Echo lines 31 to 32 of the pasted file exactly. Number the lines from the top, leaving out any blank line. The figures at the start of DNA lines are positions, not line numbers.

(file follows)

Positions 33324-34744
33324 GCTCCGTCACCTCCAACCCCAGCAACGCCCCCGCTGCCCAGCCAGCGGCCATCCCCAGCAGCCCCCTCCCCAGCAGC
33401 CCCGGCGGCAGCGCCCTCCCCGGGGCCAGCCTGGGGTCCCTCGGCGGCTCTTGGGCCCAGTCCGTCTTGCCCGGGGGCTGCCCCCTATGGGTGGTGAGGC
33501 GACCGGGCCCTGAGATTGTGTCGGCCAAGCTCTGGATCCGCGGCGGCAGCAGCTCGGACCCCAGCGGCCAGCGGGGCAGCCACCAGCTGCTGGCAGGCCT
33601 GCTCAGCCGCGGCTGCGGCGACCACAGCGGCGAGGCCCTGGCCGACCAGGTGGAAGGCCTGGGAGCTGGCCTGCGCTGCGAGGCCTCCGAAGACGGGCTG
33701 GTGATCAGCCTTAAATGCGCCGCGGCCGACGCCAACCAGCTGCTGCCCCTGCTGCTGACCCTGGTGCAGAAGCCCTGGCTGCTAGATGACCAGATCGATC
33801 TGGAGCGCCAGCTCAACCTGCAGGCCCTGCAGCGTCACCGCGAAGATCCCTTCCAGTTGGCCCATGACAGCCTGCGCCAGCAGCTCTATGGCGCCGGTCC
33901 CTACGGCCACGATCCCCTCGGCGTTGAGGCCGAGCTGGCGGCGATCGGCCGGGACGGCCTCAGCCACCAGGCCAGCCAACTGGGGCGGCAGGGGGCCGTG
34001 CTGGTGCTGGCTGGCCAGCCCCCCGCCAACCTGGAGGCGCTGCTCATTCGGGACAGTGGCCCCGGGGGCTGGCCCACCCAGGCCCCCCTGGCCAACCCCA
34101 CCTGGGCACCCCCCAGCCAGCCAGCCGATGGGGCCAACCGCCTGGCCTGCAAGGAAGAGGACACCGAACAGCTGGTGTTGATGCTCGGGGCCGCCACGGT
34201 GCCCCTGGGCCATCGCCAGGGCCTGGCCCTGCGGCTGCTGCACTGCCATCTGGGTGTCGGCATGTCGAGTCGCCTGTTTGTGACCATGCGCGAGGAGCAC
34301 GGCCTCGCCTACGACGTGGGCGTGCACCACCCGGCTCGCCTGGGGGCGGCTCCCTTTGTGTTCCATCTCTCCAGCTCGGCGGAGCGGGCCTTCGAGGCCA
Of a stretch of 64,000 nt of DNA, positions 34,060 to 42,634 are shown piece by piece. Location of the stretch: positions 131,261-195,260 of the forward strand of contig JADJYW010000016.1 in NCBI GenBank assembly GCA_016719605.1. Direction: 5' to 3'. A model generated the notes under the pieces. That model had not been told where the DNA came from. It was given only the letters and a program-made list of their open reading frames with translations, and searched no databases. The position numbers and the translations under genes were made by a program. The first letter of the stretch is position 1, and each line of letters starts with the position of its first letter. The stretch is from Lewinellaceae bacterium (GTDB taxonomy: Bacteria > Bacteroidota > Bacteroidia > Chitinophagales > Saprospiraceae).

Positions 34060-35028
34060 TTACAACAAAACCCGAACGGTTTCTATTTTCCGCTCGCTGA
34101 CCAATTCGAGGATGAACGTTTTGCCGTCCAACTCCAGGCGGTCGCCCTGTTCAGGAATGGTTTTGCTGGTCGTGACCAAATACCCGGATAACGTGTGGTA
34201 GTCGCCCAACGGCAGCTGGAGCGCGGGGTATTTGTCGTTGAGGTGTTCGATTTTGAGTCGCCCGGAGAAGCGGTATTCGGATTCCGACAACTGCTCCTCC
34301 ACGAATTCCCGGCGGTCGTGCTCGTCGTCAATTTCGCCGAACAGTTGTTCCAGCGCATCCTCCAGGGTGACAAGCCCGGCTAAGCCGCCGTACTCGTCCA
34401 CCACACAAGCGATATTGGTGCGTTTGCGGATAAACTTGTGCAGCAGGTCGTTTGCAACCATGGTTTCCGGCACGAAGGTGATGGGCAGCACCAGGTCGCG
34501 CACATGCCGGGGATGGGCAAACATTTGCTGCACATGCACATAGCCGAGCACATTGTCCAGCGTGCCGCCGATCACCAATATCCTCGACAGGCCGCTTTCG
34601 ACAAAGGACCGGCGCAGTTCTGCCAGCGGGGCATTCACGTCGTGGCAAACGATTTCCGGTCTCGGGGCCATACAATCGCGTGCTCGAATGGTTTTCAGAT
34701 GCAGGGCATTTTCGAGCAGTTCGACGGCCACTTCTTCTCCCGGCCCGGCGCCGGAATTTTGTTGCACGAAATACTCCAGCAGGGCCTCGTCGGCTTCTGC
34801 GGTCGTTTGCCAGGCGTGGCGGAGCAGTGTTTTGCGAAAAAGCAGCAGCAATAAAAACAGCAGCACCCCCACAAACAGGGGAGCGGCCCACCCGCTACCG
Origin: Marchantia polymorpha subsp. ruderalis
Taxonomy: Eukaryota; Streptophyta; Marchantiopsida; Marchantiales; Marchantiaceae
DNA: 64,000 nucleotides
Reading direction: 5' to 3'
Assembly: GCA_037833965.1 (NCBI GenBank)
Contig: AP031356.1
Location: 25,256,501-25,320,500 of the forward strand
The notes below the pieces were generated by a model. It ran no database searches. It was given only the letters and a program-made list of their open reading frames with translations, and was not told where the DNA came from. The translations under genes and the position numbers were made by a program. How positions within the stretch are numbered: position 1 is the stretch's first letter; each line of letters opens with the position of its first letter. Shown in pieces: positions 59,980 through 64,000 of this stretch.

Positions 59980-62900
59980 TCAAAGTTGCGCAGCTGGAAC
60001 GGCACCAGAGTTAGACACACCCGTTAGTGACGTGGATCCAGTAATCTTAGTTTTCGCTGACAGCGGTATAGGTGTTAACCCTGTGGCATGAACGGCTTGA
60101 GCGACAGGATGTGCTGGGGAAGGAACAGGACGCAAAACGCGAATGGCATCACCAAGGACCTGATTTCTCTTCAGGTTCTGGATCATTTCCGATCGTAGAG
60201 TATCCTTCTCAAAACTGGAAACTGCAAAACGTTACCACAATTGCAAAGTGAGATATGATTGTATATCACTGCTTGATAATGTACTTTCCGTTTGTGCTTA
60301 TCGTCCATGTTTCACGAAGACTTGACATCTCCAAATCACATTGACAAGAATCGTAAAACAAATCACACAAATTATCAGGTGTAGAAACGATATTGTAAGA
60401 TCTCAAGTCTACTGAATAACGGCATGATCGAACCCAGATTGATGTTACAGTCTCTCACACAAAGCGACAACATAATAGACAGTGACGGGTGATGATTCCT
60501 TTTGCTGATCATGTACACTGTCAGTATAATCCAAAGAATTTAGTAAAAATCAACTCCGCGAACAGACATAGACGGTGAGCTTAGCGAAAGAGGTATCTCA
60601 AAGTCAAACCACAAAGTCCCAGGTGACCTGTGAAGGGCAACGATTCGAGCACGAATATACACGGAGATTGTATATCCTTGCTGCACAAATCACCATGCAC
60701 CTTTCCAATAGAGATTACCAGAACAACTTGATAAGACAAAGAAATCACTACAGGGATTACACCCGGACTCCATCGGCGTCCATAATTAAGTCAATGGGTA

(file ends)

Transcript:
The notes below the pieces were generated by a model. It ran no database searches. It was given only the letters and a program-made list of their open reading frames with translations, and was not told where the DNA came from. The translations under genes and the position numbers were made by a program. How positions within the stretch are numbered: position 1 is the stretch's first letter; each line of letters opens with the position of its first letter. Shown in pieces: positions 59,980 through 64,000 of this stretch.

Positions 59980-62900